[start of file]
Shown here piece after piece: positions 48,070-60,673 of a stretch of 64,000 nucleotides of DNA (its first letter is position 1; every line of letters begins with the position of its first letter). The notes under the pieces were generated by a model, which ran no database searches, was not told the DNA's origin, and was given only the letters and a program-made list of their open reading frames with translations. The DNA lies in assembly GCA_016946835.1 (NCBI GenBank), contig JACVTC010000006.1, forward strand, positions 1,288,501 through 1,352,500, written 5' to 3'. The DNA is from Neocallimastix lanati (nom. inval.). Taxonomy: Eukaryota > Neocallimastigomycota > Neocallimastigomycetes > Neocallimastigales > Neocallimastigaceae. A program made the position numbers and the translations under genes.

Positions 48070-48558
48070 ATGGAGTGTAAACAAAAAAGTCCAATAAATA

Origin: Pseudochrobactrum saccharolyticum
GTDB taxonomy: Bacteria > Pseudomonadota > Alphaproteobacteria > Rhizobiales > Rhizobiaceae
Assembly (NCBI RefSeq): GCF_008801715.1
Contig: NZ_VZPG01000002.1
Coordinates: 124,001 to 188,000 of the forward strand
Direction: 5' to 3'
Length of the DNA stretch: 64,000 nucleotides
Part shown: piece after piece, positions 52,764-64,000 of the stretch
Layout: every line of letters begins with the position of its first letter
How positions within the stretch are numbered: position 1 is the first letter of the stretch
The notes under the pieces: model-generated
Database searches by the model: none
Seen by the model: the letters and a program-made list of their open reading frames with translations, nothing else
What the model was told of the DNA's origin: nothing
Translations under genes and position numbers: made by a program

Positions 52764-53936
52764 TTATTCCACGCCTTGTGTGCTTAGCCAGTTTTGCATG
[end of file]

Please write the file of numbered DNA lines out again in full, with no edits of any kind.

Shown here piece after piece: positions 48,070-60,673 of a stretch of 64,000 nucleotides of DNA (its first letter is position 1; every line of letters begins with the position of its first letter). The notes under the pieces were generated by a model, which ran no database searches, was not told the DNA's origin, and was given only the letters and a program-made list of their open reading frames with translations. The DNA lies in assembly GCA_016946835.1 (NCBI GenBank), contig JACVTC010000006.1, forward strand, positions 1,288,501 through 1,352,500, written 5' to 3'. The DNA is from Neocallimastix lanati (nom. inval.). Taxonomy: Eukaryota > Neocallimastigomycota > Neocallimastigomycetes > Neocallimastigales > Neocallimastigaceae. A program made the position numbers and the translations under genes.

Positions 48070-48558
48070 ATGGAGTGTAAACAAAAAAGTCCAATAAATA

Origin: Pseudochrobactrum saccharolyticum
GTDB taxonomy: Bacteria > Pseudomonadota > Alphaproteobacteria > Rhizobiales > Rhizobiaceae
Assembly (NCBI RefSeq): GCF_008801715.1
Contig: NZ_VZPG01000002.1
Coordinates: 124,001 to 188,000 of the forward strand
Direction: 5' to 3'
Length of the DNA stretch: 64,000 nucleotides
Part shown: piece after piece, positions 52,764-64,000 of the stretch
Layout: every line of letters begins with the position of its first letter
How positions within the stretch are numbered: position 1 is the first letter of the stretch
The notes under the pieces: model-generated
Database searches by the model: none
Seen by the model: the letters and a program-made list of their open reading frames with translations, nothing else
What the model was told of the DNA's origin: nothing
Translations under genes and position numbers: made by a program

Positions 52764-53936
52764 TTATTCCACGCCTTGTGTGCTTAGCCAGTTTTGCATG